Do you catch yourself humming absent-mindedly while you’re walking round a shop, or filling in paperwork? Studies show that the sounds in our environment have a direct impact on our stress levels — so it’s no surprise that lots of us make sounds to soothe our own stress, or aid our concentration.
Bhramari Pranayama is a breathing which does exactly that. It uses the creation of sound in the throat, combined with closing off the ears to external sounds, to calm the nervous system and settle the thoughts.
How Bhramari Could Help You
The steady, bee-like humming sound you create during bhramari pranayama has an instant soothing effect on the mind. It’s an ideal practice for you if you ever feel anxious or overwhelmed because its effects are so immediate.
You can use it to calm down at any time.
As well as this wonderful, speedy anxiety relief, the benefits of bhramari include:
- Reduced blood pressure and heart rate
- Relief from difficult emotions, including anger
- Reduced insomnia
- Strengthened vocal chords, increasing voice control
- Improved concentration
- A feeling of connectedness with yourself in the present moment through focus on sounds and vibration within the body
- The experience of a meditative state arising from inward-directed awareness
Many people find bhramari breathe very enjoyable to practice. It often feels comforting; a bit like giving yourself a loving hug!
How to Practice Bhramari Pranayama
Brahmari should always be practiced in an upright position — never lying down. Sit comfortably, and use a cushion, bolster or a yoga block to elevate the hips or in a chair. The mouth should be lightly closed, but the jaw must be relaxed, with a little space between the teeth.
- Lift the arms and place the index or middle fingers in the ears to block external noise. If you don’t feel comfortable with the fingers in the ears, you can press on the tragus instead.
- Focus the awareness behind the eyebrow centre in the middle of the brain. Take a few natural breaths here.
- Take a relaxed deep inhalation through the nose and on the exhale, create an even, deep humming sound in the throat — just like a bee. Keep the awareness in the middle of the brain; notice the vibrations.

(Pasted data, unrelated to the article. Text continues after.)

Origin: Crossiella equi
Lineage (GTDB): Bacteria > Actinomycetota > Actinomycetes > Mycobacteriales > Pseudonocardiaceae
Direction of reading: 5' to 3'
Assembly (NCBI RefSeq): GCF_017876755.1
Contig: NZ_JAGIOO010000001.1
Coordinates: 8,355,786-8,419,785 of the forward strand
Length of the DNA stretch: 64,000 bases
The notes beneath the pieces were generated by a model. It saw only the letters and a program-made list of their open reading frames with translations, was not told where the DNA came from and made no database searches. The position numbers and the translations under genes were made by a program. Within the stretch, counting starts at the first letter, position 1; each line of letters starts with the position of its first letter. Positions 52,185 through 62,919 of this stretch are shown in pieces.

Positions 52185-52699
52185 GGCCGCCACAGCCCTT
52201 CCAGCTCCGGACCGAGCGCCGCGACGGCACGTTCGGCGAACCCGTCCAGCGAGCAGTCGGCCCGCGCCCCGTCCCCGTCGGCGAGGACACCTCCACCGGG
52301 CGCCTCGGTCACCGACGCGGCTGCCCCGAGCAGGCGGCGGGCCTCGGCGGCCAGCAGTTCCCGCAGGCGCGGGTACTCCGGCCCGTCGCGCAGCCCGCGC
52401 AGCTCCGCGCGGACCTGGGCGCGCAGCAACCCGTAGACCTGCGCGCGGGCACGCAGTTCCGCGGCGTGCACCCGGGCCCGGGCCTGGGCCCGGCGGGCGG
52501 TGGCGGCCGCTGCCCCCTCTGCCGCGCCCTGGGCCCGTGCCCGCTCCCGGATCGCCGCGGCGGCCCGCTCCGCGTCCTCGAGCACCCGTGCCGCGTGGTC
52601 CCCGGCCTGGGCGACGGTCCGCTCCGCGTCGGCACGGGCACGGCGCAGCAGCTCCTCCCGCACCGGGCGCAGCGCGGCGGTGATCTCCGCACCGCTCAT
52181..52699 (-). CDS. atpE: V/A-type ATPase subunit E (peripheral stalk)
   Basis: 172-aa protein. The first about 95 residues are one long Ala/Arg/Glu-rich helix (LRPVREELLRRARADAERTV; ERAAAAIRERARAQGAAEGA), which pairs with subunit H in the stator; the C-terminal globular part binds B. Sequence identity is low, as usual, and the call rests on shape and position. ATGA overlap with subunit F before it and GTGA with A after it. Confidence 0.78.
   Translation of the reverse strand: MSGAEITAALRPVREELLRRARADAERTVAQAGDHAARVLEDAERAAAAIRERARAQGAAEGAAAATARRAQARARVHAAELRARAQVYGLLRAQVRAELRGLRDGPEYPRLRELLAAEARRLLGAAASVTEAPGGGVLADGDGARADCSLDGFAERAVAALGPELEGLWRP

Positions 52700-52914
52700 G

- Again, inhale deeply and then exhale slowly and smoothly, humming continuously until the end of the exhale.
- Continue for 5 or 10 breaths.
- After the final round remain with the eyes closed and ears blocked for 30 seconds, observing the sensations and effects of the practice before lowering the hands to the knees.
Remember — if you feel dizzy or unwell, take a break; and when you come back to your practice, try reducing the length and depth of each breath.
Is There Any Reason You Shouldn’t Practice Bhramari?
Bhramari is a very safe pranayama. As long as you are sitting upright, there are few known issues associated with the practice.
You shouldn’t practice bhramari if you are feeling sick, have a cold or severe ear infection, as there is a chance it may worsen the problem. And if you have high blood pressure or any heart disease, the breath shouldn’t be retained in the body — keep it flowing in and out.
Brahmari also isn’t recommend for those with mental health conditions such as bipolar or schizophrenia unless under the guidance of a health professional.
Breathe, Hum, Be
Take it easy, and observe any vibrations, sensations, and emotions that come up.
Enjoy your practice!
If you’d like to learn more about traditional breathing techniques, have a peek at my Overview of Pranayama Practices. It’s being updated with new tutorials all the time.